I have AVISynth and AvsPmod, and I want to restore 16mm kinescopes, the source is DVD (someone's uploaded YouTube clip of the exact 16mm footage I'm trying to restore (Sorry it wont let me hyperlink for some reason: https://www.youtube.com/watch?v=GcL8yeFss0o)
Currently using FILM9 for Grain and Dirt Removal, but would be happy to move away from it.
I wish to do the following:
- IVTC correctly to get back the film frames from the Interlaced VOB's/Mpeg-2 on the DVD's (been playing around in VirtualDub but unsure if I'm doing correctly)
- Remove Grain and Dirt (currently done in FILM9)
- Remove Film Gate Weave (I've tried everything, including some AviSynth scripts, but they all have the same issue, if a person for example, moves of bobs up and down, it causes the stabilization to lock on to that and the whole picture moves, instead of getting rid of the gate weave.)
- Motion Interpolation/VidFIRE, been playing around with the script documented here: https://www.vegascreativesoftware.info/us/forum/24p-to-60i-kinescope-restoration-and-more--68296/ but that is for NTSC stuff. I thought I had got it to work with PAL, at least I did the other day by changing "source=assumefps(23.976).assumeframebased" to "source=assumefps(25.000).assumeframebased" which seemed to give me good results, but Tonight it doesn't seem to want to work, giving me a 29.97 result, which is causing interlacing issues when the saved avi from VirtualDub is in Sony Vegas (in the DV PAL mode), the encodes are not correctly interlacing for some reason, though it's been a long day and I'm tired, so I very well could work this issue out myself.
Currently a Bachelor of Information Technology student, in the beginnings of learning C#, so while this has helped me understand bits and pieces and for the first time try AviSynth (eg: recognising similarities with the scripts to aspects in C#), a lot of it's still confusing as heck to me, but I'm willing to learn if anyone can help.
I can provide video samples of issues I'm facing if needed. Thanks in advance for any help given, I'm a beginner, but really keen to delve into the power of AviSynth
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AviSynth based on mvtools and derivatives.
http://avisynth.nl/images/Stab.avsi , but I'm unsure where to link to my AVISource. The wiki: http://avisynth.nl/index.php/Stab gives me an example of:
Stab(range=1, dxmax=1, dymax=1, mirror=0)
But I'm not sure how I would place this into the script. Still learning this whole Script stuff, so just trying to figure things out.
No, no no! No IVTC! You are working with an Australian KINESCOPE (film shot from a video monitor) of a PAL (25fps) TV show, shot on 25fps film, transferred back, presumably, to PAL 25fps video. Everything should already be frame-by-frame, with no repeated frames. (I could not download the video to confirm the frame rate, but there is no indication that it went to NTSC.) You do not want a 60i output, but rather 50i, right? Unless you purposely want it for NTSC playback. (You were unclear on that. If that's the case, we'll go through better PAL to NTSC procedures.)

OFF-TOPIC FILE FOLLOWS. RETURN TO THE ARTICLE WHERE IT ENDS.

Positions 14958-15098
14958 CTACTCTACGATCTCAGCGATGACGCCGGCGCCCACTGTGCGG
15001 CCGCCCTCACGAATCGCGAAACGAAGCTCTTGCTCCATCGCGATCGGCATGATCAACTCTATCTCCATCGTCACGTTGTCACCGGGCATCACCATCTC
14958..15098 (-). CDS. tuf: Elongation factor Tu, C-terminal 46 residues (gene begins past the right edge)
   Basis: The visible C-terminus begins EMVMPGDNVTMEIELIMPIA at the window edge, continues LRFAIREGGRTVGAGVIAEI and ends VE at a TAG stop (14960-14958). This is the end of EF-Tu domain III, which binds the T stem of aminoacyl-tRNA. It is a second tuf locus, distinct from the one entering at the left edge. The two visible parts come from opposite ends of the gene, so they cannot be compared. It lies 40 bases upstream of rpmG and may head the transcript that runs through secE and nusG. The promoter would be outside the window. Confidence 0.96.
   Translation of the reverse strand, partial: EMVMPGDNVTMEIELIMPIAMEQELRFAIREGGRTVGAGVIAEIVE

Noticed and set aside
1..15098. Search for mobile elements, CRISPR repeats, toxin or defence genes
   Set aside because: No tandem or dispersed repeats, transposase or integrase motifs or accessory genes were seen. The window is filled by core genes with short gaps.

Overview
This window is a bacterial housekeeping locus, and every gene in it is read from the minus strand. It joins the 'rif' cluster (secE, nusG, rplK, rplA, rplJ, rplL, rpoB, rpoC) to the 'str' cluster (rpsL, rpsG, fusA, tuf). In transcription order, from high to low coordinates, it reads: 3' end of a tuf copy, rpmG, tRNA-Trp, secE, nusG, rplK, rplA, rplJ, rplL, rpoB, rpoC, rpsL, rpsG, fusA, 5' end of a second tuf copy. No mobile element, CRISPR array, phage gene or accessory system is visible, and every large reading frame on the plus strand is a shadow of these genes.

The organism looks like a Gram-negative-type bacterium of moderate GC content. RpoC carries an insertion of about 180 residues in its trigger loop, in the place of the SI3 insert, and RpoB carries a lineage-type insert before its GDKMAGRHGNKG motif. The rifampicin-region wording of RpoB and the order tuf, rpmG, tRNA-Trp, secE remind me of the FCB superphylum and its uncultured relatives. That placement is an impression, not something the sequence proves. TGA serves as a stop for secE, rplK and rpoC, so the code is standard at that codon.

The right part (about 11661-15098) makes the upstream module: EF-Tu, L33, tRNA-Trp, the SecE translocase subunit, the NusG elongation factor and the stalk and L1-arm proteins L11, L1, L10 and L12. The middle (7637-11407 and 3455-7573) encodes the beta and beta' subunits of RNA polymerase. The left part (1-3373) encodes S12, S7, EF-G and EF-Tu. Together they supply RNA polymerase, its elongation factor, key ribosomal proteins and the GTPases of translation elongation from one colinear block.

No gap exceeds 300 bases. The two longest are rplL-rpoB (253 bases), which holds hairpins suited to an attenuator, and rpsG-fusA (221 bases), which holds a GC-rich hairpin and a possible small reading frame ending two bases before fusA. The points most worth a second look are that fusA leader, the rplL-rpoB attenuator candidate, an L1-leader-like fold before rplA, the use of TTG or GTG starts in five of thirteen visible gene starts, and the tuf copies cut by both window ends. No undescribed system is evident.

We're still waiting for a sample of the DVD MPEG 2 data.
I've done a lot of work with Kinescopes. If you look at the Wikipedia article about it you'll find out by reading what I have found out by experience: every Kinescope is different, and there is no single way to restore or improve them. Thus, the only way to provide any advice is to get 10-15 seconds (minimum) of original video, not YouTube and not a copy.
If you can get Film9 to work, more power to you. It would not be my first choice.
The most important thing is to make sure that all field repeats -- if they even exist -- are removed, and that any ghosting is reduced. IVTC may be the right tool for this, but it may be useless. Again, there are so many different ways that Kinescope was done that there is no hard and fast rule for dealing with this. I have a potential client who just sent me a Kinescope that is going to require all sorts of custom software to recover because there is a moving line that moves down the picture that is a discontinuity created during the blanking interval with at least two scan lines missing. I need to track the moving line, interpolate the missing fields, and insert them. I know how to do all those things, but it will be a challenge to write the software and make it work. However, the Kinescope is in really good shape and is a professional first-generation transfer, so the result will be gorgeous, if I can do it.
So, I cannot help you unless you can post a first-generation clip of the material you are trying to improve.
Here's a file.
It's PAL video, 720x576, 25 fps. There are no comb artifacts and every frame is already unique. So there's no need for any field matching or decimation.
That's a really nice, clean kinescope. Since it is 25 fps and since you will be creating a 25 fps result, this is very simple to deal with. You can use any of VideoFred's film restoration scripts (or my variations). They are posted at doom9.org in these two threads:
The power of Avisynth restoring old 8mm films
Capturing and restoring old 8mm films
Here is the result of running your clip through my heavily-modified version of VideoFred's original script:
I cropped the edges a little too much because I needed to crop before applying motion stabilization (to get rid of the film gate weave). It is possible to do the restoration without this excessive crop, but I didn't have time to re-write the code.
I was able to eliminate most of the dirt, and reduce the film grain, so that it looks more like video. I did not take the extra step of converting from 25p to 50i (i.e., back to PAL interlaced), but I could certainly do that. I could also change it to 50p (i.e., 50 full frames a second, non-interlaced). Either 50i or 50p would give it much more of a video "feel," and make it look much more like the original video broadcast.